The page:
Parents urged to do more to protect their children after surge in reports of online child sex abuse

Marilyn Hawes, founder of Freedom from Abuse, smiling and wearing glasses

Stevenage mum Marilyn Hawes, founder of Freedom from Abuse, is urging parents to be vigilant over their children's online access. - Credit: Marilyn Hawes

A Stevenage mum dedicated to protecting children from sexual predators after her own children were abused, is urging parents to better monitor their children’s internet use, with reports of online child sex abuse continuing to rise during the COVID-19 pandemic. 

Spending more time at home has shifted children’s lives further into online virtual ones, through video calls with friends and family, social media interaction, online games and educational use. It has provided an opportunity for sex offenders to access a broader group of potential victims. 

Police, charities and internet security companies have all reported a sickening spike in online child sex abuse. The Internet Watch Foundation, which works to remove child abuse material, cites a 50 per cent increase in reports since March, compared to last year. 

Marilyn Hawes, founder of Freedom from Abuse, has been teaching parents and teachers how to protect children from sex abuse since her three sons were sexually groomed and assaulted by their headteacher, who was also a family friend. 

She said: “The online issues are escalating. The statistics are alarming and we must do all we can to stem the harm, as the safety of our youngsters is paramount.”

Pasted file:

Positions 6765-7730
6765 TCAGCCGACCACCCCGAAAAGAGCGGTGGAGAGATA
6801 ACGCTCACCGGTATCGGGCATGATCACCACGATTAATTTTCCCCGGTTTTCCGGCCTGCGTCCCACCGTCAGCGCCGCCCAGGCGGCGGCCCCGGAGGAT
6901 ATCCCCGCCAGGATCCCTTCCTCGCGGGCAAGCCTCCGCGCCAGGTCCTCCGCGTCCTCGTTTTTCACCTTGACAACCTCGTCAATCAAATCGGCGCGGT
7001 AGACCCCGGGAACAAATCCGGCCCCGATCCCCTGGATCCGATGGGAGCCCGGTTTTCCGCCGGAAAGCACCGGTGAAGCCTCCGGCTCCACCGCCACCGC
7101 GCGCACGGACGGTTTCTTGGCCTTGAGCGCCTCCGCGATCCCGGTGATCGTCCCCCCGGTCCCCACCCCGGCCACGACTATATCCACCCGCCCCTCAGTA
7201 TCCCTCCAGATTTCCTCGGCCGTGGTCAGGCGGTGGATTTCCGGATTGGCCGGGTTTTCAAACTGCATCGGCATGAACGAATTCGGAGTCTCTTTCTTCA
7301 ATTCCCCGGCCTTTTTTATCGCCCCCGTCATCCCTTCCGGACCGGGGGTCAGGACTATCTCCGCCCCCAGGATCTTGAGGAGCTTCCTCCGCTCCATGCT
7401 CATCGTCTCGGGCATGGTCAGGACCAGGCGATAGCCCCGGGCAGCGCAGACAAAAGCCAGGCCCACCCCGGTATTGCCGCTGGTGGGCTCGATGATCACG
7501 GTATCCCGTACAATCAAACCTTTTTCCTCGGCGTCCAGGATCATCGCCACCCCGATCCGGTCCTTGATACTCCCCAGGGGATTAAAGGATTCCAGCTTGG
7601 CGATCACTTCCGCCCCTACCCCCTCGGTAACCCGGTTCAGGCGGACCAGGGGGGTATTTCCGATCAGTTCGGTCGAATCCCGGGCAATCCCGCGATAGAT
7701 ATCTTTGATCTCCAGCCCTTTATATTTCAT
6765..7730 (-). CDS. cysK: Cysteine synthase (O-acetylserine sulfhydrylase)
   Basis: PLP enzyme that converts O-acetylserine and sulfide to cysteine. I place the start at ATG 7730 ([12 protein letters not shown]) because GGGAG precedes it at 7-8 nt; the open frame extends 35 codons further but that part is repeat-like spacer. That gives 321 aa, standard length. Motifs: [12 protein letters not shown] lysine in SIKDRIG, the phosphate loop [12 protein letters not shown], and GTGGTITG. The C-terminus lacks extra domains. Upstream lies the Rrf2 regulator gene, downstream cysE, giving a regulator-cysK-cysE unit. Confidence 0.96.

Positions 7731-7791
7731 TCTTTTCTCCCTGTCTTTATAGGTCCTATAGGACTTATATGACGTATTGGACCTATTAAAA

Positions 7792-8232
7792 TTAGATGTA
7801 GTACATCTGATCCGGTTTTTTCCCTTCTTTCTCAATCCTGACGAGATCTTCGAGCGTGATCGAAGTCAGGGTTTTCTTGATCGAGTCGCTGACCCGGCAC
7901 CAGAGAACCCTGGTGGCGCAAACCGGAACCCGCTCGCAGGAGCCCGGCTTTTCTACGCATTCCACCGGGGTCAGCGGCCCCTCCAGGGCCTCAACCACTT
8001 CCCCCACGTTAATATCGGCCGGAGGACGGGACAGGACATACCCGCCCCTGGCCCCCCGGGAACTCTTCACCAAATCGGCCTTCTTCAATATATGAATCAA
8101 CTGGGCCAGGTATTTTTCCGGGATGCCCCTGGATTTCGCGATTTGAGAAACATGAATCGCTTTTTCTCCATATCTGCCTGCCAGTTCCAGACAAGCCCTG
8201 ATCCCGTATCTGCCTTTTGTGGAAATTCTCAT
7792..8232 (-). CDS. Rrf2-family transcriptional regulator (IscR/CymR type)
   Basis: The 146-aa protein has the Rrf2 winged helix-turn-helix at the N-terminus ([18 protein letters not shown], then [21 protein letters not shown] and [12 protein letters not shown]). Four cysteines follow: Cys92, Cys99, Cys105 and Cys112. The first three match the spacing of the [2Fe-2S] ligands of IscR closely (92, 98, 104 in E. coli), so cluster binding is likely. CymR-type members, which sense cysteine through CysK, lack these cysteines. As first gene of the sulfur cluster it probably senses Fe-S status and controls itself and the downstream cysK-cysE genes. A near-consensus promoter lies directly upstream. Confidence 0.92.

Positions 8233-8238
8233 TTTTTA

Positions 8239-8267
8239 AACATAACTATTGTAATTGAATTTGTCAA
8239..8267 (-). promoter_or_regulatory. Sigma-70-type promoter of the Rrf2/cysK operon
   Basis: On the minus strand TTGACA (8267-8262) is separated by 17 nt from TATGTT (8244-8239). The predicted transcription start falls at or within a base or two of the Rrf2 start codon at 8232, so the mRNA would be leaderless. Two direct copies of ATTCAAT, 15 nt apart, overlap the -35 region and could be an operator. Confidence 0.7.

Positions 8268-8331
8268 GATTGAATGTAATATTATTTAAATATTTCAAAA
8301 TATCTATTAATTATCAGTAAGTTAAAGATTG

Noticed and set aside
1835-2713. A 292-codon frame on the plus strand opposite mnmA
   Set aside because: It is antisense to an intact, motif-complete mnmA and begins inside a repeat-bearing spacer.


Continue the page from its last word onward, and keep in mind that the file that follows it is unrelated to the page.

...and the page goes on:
Marilyn is delivering training to schools remotely and said: “Focus is on prevention by risk awareness of behaviours, and the consequences. Our education engages young people in critical thinking to avoid harm.” 

But Marilyn says parents also need to do more to keep their children safe.  “Parents buy the electronic devices and need to take a role in better monitoring the use of them,” she said. 

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In a recent Europol report it says: “Online child sexual abuse will remain a significant threat as long as children spend large amounts of time online unsupervised, either during their spare time or while receiving education via remote learning arrangements.” 

It also says: “The COVID-19 crisis has resulted in a surge in online distribution of child sexual abuse material, which was already at high levels prior to the pandemic. The harm resulting from being a victim is severe. The impact can hardly be overstated.”

If you have concerns, you can call the NSPCC helpline on 0808 800 5000. 

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